Germany’s biggest gas importer says $8.25 billion committed by the government under a planned nationalisation to stave off the firm's collapse is not enough.

The revised figure comes after Berlin scrapped a controversial plan to make German consumers pay a gas levy to help importers cope with rising prices, which would have covered some of Uniper's costs.
The revised figure comes after Berlin scrapped a controversial plan to make German consumers pay a gas levy to help importers cope with rising prices, which would have covered some of Uniper's costs. (Michael Sohn / AP)

Troubled gas giant Uniper has said the German government would need to spend an additional €25 billion (US $26 billion) under a planned nationalisation to stave off the firm's collapse in the wake of Russia's assault in Ukraine.

The German government agreed in September to nationalise the debt-laden company after Moscow's closure of a key gas pipeline and sky-high energy prices left Uniper facing bankruptcy.

But the initial €8 billion ($8.25 billion) cash injection from the government "will not be sufficient to stabilise Uniper", the company said in a statement on Wednesday.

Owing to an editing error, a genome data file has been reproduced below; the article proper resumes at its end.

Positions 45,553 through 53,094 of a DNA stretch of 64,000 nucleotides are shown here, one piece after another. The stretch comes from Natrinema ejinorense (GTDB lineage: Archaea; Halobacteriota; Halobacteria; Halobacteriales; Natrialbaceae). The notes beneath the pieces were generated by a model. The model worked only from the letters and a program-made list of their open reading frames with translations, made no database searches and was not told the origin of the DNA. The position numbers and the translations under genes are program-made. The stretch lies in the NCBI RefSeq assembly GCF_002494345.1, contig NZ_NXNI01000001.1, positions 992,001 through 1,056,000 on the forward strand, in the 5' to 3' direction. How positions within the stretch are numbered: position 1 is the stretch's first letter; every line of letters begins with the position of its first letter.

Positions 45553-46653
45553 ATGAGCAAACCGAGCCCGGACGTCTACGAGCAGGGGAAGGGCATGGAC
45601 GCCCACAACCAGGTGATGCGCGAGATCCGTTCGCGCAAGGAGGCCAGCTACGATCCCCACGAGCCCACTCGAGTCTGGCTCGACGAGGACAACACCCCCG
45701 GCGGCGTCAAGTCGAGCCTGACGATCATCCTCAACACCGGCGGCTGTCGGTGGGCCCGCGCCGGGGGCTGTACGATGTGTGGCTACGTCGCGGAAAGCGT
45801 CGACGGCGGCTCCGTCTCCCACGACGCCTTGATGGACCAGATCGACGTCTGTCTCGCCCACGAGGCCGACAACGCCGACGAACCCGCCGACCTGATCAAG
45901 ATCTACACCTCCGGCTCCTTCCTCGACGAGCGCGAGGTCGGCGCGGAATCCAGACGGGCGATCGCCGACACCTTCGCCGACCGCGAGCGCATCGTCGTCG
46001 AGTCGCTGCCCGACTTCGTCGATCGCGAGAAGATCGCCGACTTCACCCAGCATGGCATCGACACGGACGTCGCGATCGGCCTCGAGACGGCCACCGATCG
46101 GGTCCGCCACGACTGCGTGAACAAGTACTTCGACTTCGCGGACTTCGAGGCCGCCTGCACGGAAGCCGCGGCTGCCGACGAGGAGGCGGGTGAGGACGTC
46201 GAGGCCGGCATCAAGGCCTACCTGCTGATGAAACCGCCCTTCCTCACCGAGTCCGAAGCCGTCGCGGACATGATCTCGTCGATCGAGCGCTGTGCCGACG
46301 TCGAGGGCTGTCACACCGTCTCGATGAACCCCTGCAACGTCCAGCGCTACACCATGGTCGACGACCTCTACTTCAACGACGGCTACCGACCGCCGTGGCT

Another capital increase to the tune of $26 billion will be needed to help cover "the enormous additional costs of the Russian gas cuts that continue to be primarily borne by Uniper", CEO Klaus-Dieter Maubach said.

The revised figure comes after Berlin scrapped a controversial plan to make German consumers pay a gas levy to help importers cope with rising prices, which would have covered some of Uniper's costs.

The government will finance the rescue out of a €200 billion ($206 billion) "special fund" designed to cushion the impact of the energy crisis on households and businesses.

Uniper said it would ask shareholders to formally approve the rescue deal on December 19.

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As Germany's biggest gas importer, Uniper has been hit especially hard by the fallout from the Ukraine war, which forced it to buy gas at significantly higher prices on the open market.

It has reported a €40 billion ($41 billion) net loss for the first nine months of the year, one of the biggest losses in German corporate history.

Germany's government stepped in to save the company on fears that its collapse could endanger gas supplies and wreak havoc on Europe's biggest economy.

Germany, which was heavily reliant on Russian gas imports before the war, has raced to find alternative suppliers and fill reserves before the colder winter weather arrives.

The country announced last week that its gas storage facilities were 100 percent full.